Most people in today's world spend the majority of their day with technology.
From posting a photo to Instagram to communicating strictly through rapid thumb movement, technology has become a part of the person using it.
During my Christmas break, I realized just how much we are losing because of this technological dependency and how much our families will lose when we're gone.
For me to realize this, however, I lost both my mamaw and my papaw in the span of three hours just two days before Christmas. I was torn between two sides of my family with no clear reason for any of it.
In the midst of all the pain and constant disbelief, I was reminded what each of my grandparents lived for and was forced to take a step back from the technologically "advanced" world we live in.
For three days, my family sifted through hundreds of pictures. Some of these held memories for specific family members and some of them seemed to hold an untold story from my mamaw or papaw's past. A story worth photographing. As we laughed and told stories that could only be remembered because of the black and white or faded colors we held, I wondered about the grandchildren of the future.
The days of developing a role of film, saving and framing countless pictures are over. What will my future grandchildren have to look at? Will they have my iCloud password?
The last time I saw my mamaw she said, "You're only as old as you feel."
Just one month ago she was Black Friday shopping. She went out every Friday with her friends and went on midnight Wal-Mart runs with her best friend. She lived her life with passion and taught me to do the same.
I feel as though now, after seeing her house the emptiest a house can be, without her, I know her better than ever.
Her drawers were full of photo albums, newspaper clippings of articles that meant something to her, and endless memorabilia from her life. These articles were her loved ones that she lost, her son's football recaps, her son-in-law's concert announcement, and anything else she thought was worth keeping.
What will my family have? An outdated link to these articles? Maybe I'll share it on Facebook and they'll search my history.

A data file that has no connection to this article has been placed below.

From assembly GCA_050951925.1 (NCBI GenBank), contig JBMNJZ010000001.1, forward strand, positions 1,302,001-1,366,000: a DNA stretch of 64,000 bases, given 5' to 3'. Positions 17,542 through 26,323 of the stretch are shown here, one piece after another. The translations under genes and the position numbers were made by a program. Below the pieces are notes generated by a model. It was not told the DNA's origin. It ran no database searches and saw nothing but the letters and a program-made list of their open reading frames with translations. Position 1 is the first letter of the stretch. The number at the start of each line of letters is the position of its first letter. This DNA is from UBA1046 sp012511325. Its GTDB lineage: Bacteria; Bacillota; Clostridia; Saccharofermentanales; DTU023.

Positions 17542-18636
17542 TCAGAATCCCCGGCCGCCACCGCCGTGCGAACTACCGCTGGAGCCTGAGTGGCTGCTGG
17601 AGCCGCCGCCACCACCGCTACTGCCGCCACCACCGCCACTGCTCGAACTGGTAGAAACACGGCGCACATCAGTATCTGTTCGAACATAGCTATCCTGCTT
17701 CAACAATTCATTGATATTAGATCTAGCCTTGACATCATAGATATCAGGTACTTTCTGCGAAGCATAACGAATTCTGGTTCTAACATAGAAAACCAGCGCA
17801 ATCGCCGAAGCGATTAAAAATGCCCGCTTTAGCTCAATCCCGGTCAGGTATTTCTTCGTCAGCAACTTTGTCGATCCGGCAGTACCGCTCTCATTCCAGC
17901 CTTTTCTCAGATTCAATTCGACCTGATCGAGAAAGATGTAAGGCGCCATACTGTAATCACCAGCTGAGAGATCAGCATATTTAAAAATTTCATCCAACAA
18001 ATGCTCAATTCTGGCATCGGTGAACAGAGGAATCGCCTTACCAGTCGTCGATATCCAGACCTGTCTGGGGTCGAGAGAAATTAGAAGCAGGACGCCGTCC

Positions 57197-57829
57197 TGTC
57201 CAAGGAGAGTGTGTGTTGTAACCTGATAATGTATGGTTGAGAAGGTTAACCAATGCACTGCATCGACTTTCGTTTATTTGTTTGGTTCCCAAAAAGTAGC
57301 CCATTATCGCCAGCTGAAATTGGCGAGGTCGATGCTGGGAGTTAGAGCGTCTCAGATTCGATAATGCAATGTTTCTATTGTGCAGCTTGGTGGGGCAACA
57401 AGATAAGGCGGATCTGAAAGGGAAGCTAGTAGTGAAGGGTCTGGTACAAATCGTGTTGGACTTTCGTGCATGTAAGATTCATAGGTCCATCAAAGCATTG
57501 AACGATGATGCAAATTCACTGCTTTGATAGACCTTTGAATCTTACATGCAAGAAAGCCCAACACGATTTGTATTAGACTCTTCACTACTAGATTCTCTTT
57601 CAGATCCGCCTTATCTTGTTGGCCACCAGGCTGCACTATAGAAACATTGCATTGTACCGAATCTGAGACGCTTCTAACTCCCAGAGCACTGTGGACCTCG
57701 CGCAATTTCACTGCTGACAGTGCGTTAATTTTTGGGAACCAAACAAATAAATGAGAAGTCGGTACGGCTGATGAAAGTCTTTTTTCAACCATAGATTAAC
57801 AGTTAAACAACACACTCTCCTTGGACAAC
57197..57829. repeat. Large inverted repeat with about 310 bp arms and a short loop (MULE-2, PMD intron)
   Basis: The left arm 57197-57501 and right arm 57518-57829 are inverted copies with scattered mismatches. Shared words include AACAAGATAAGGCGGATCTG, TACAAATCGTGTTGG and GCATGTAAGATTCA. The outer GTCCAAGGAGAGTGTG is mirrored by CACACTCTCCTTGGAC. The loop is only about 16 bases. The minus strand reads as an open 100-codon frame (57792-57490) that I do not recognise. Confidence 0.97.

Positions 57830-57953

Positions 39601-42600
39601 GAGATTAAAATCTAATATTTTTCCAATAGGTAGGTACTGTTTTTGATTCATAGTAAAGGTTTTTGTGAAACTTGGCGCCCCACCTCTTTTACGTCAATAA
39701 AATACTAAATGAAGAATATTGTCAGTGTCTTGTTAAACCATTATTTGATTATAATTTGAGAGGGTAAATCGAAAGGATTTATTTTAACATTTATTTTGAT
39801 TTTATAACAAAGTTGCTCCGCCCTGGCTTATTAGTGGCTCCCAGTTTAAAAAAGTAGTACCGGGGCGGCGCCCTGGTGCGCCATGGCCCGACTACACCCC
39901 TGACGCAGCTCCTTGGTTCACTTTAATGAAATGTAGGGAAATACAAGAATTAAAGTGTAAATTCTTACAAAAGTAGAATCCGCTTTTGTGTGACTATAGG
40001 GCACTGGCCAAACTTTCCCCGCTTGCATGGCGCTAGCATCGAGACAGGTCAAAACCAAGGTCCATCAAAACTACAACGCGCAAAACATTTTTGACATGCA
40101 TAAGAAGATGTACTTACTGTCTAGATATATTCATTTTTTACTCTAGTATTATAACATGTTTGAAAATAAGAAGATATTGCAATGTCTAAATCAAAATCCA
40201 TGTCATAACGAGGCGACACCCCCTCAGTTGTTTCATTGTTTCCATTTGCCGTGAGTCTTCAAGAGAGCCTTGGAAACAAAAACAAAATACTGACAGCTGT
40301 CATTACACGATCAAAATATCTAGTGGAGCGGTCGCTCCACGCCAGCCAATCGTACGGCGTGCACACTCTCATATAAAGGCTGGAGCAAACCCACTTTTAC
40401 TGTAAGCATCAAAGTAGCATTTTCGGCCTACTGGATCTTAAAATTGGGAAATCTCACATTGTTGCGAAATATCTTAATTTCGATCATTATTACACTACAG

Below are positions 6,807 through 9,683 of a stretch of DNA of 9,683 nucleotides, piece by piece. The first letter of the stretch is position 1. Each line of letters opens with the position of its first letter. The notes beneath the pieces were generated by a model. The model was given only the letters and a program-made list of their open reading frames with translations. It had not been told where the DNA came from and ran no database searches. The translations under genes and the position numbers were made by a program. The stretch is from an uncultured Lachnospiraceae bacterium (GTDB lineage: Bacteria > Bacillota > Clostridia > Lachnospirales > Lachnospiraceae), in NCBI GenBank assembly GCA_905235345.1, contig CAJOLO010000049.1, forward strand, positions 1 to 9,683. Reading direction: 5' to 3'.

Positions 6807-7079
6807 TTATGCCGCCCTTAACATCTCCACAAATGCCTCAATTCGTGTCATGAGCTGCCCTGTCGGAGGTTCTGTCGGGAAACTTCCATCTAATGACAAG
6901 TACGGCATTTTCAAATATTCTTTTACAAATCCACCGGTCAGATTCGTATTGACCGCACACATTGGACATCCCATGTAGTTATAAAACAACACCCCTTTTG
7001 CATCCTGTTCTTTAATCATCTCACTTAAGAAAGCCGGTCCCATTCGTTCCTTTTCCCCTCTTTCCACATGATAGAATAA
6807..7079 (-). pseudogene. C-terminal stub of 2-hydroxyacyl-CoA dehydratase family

My papaw was the kind of man you never forget, even if you only met him once. There wasn't a single time I was with him that he didn't see someone and say, "Howdy neighbor!" with a huge smile on his face. He never treated anyone as less than a friend and I will strive to do the same.
Among his things, we found calendars that he had written important events in. These events weren't world news, or even local news. They were events important to my papaw and that's it. On some days the calendar would read, "Stayed with Cheryl and the girls tonight." Some were as simple as a fishing trip and some were the births of his grandchildren.
What kind of memories will my family read decades from now? Am I going to print out screenshots of the calendar from my iPhone?
Although I had different relationships with both my mamaw and my papaw, I see them in my life. I have my mamaw's red velvet cake, her banana punch and her personal wedding cake.
When I made each of these things, she was a phone call away to tell me the recipes. Now my family has her handcrafted recipe box. What will my family have? My favorite Pinterest recipes I found out of pure boredom?
I see mamaw in the board game Aggravation, in the handmade quilt that now hangs in my room and I see her in her daughter, my momaw. I see my papaw in his baseball team, the Orioles, and his forehead kisses which will be with me forever.
These are the things I will remember and it is truly terrifying to think future generations will never know the meaning of such personal items that hold endless memories.
Instead of securing a password for your photo albums, print them out. Pick up the paper and clip the article that means something to you. Write down who you are. Don't be forgotten in a world of forgetfuls.
Cortney Roark is a junior in journalism and electronic media. She can be reached at email@example.com.